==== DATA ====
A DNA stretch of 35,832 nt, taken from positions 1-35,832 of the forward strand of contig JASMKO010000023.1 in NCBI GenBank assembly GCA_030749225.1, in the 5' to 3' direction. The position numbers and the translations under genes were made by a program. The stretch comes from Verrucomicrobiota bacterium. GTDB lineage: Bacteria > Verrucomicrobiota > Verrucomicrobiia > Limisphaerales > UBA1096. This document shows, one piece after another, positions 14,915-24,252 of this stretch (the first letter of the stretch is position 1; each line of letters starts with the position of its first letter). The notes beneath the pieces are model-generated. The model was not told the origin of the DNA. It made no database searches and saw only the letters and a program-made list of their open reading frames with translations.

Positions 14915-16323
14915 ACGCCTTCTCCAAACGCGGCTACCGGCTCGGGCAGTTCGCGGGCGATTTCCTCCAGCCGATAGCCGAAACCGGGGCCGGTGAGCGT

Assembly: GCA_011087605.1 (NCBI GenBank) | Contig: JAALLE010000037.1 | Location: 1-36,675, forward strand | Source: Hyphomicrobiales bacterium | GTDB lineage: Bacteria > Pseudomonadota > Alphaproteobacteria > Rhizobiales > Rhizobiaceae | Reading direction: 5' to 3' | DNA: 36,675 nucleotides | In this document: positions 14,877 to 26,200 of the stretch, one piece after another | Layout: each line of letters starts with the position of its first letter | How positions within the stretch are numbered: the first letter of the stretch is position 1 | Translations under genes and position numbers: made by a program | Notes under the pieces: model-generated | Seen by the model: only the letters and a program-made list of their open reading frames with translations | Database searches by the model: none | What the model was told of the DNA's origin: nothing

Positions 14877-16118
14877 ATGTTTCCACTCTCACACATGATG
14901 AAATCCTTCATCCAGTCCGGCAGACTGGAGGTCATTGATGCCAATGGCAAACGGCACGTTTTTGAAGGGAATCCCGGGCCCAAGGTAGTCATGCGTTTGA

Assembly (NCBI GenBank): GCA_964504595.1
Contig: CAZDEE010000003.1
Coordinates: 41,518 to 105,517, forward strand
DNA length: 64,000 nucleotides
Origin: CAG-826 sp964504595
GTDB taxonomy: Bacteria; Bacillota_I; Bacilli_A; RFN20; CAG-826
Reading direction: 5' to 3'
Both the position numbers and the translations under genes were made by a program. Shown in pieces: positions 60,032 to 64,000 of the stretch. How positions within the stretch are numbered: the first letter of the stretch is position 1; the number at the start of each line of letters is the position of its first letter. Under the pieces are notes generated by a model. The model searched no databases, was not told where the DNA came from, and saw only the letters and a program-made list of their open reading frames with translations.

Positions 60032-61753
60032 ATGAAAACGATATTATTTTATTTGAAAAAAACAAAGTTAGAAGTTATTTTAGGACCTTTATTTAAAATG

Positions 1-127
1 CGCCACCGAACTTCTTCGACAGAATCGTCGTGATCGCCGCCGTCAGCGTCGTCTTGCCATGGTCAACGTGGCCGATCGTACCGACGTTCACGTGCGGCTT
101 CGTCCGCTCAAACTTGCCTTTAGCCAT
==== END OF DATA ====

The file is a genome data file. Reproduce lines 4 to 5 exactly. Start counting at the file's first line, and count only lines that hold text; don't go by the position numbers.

Assembly: GCA_011087605.1 (NCBI GenBank) | Contig: JAALLE010000037.1 | Location: 1-36,675, forward strand | Source: Hyphomicrobiales bacterium | GTDB lineage: Bacteria > Pseudomonadota > Alphaproteobacteria > Rhizobiales > Rhizobiaceae | Reading direction: 5' to 3' | DNA: 36,675 nucleotides | In this document: positions 14,877 to 26,200 of the stretch, one piece after another | Layout: each line of letters starts with the position of its first letter | How positions within the stretch are numbered: the first letter of the stretch is position 1 | Translations under genes and position numbers: made by a program | Notes under the pieces: model-generated | Seen by the model: only the letters and a program-made list of their open reading frames with translations | Database searches by the model: none | What the model was told of the DNA's origin: nothing

Positions 14877-16118